Only on “CBS This Morning,” the president of the union representing American Airlines flight attendants spoke with CBS News correspondent Kris Van Cleave about the recent video that showed one of the airlines’ attendants nearly hitting a woman with a baby stroller as he took it away.
Bob Ross, president of the Association of Professional Flight Attendants, said he doesn’t want to make excuses for the video.
“He’s a good flight attendant, he’s been doing this job for a long time,” Ross said. “This is not indicative of the other 26,000 attendants that we represent nor is it indicative of the airline industry as a whole,” Ross said.
Ross says he’s looking at what could have been done differently.
American would not comment on that claim, but the airline did quickly apologize for the incident and grounded the flight attendant. It offered a full refund to the woman with the stroller, a $1,000 voucher and upgrade for her family to first class for the rest of their trip to Argentina.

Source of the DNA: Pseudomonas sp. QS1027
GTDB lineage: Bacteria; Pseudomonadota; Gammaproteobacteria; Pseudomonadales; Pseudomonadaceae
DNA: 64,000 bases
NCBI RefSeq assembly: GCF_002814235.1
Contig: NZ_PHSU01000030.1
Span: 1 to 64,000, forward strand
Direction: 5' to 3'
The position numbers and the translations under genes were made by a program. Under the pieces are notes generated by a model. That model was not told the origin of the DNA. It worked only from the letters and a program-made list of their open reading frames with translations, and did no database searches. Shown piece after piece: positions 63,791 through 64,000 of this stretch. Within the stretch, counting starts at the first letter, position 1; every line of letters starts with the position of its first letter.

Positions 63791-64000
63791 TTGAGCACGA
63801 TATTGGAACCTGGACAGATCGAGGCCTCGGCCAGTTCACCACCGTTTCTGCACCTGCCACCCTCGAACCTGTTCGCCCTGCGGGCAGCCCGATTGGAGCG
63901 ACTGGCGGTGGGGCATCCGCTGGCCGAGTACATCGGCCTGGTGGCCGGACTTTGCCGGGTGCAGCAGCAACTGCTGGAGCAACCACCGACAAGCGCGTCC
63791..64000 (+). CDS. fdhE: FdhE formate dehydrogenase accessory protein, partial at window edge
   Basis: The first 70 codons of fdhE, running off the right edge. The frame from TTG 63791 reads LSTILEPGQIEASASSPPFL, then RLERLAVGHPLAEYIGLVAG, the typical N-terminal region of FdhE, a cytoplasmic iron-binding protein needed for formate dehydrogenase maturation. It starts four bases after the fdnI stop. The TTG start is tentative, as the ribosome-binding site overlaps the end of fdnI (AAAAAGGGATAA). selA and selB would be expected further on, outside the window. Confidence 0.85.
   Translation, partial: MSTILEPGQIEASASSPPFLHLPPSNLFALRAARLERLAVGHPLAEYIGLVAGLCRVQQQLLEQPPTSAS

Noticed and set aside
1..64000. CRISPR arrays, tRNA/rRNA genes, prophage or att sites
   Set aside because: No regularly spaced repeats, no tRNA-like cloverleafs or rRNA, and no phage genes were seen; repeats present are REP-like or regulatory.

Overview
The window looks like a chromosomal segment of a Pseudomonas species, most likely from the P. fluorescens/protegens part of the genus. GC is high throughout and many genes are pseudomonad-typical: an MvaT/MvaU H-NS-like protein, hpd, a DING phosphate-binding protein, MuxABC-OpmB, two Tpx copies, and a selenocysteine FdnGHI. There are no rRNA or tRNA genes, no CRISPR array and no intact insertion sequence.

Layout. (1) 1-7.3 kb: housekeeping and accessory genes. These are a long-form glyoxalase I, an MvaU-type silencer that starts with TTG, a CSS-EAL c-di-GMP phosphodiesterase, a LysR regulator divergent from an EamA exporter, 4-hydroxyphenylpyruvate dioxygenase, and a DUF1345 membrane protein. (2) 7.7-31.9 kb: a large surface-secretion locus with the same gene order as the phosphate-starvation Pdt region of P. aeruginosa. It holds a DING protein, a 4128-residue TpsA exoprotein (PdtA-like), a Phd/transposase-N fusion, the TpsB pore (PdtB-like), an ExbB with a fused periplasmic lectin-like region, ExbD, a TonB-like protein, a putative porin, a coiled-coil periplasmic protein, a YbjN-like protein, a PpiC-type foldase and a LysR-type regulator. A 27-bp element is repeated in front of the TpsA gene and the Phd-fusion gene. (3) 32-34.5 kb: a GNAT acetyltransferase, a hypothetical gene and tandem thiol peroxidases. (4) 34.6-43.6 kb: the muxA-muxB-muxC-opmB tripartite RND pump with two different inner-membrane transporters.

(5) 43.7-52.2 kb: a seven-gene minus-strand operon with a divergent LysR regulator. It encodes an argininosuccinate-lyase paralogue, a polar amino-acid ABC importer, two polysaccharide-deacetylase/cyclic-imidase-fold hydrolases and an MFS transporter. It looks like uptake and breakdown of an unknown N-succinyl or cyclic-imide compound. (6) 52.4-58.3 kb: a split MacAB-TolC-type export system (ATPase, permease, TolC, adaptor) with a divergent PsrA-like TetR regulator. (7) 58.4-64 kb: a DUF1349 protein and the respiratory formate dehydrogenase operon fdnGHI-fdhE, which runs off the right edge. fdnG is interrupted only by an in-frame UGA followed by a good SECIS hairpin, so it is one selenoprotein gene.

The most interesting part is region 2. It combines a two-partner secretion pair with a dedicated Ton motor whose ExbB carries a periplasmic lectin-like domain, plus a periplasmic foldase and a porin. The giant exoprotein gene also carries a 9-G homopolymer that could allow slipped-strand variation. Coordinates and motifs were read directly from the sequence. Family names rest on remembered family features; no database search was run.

Caught-on-camera conflicts have put a spotlight on the tense conditions passengers can sometimes face. Over the past few decades, airlines have stuffed more people on each flight while also reducing seat sizes and adding fees that put overhead space at a premium.
“The tensions are definitely higher. Flight attendants, I must say, have a hard job,” said Paul Hudson, president of the website FlyersRights.org.
Hudson says passengers feel they’re paying more for worse service.
“It’s something to endure, not really something to enjoy,” Hudson said. The numbers of cancellations and people bumped from flights are at their lowest levels in decades and complaints last year were down. Still, irritation is running high.
“Yes, it is a pressure cooker right now,” Ross said.
Pressure, Ross says, we’re all feeling.
“Passengers and the flight attendants are in this together. We’re a team in order to get the aircraft out on time, and to get loaded and do it in a safe and secure and comfortable manner,” Ross said.